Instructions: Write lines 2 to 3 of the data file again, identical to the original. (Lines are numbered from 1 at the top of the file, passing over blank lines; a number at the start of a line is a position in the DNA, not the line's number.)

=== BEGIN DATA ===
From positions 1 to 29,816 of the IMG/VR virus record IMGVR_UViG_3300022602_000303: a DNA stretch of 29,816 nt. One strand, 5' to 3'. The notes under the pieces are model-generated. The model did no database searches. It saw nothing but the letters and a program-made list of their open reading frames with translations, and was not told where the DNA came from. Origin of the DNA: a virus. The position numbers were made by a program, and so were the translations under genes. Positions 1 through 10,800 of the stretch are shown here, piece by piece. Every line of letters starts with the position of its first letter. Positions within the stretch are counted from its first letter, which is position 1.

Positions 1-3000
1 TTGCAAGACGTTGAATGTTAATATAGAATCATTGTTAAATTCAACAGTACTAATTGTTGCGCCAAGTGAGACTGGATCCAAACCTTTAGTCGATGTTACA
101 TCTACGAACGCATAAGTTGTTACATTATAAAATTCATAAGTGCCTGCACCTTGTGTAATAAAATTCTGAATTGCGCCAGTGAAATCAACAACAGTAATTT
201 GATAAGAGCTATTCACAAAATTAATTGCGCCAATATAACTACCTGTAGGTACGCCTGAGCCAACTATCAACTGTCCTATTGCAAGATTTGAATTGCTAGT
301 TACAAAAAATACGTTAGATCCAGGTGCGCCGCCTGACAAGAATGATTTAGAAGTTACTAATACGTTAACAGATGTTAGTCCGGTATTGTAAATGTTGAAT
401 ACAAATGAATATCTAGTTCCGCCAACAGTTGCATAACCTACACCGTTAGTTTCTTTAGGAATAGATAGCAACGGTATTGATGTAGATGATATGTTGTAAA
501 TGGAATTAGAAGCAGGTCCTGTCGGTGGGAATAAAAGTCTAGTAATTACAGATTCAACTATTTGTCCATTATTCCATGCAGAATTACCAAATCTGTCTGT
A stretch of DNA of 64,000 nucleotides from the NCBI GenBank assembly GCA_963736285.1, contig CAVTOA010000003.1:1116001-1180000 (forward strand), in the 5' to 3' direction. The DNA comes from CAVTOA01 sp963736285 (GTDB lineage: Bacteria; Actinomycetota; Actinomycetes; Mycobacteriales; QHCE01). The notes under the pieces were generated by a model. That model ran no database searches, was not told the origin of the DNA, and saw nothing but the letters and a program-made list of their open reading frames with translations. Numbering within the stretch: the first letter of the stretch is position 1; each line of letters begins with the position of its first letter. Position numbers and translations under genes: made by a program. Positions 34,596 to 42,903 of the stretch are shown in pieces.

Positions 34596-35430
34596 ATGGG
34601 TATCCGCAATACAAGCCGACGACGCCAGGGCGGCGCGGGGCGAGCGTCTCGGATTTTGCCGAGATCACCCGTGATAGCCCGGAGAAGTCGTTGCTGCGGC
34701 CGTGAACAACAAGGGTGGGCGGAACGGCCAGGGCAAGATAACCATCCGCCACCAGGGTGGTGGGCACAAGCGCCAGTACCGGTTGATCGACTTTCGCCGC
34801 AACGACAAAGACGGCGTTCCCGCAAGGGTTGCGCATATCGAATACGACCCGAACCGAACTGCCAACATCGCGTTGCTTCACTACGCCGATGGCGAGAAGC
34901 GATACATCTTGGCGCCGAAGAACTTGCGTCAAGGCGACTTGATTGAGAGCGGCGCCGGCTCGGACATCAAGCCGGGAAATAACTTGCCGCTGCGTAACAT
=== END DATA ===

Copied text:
Positions 1-3000
1 TTGCAAGACGTTGAATGTTAATATAGAATCATTGTTAAATTCAACAGTACTAATTGTTGCGCCAAGTGAGACTGGATCCAAACCTTTAGTCGATGTTACA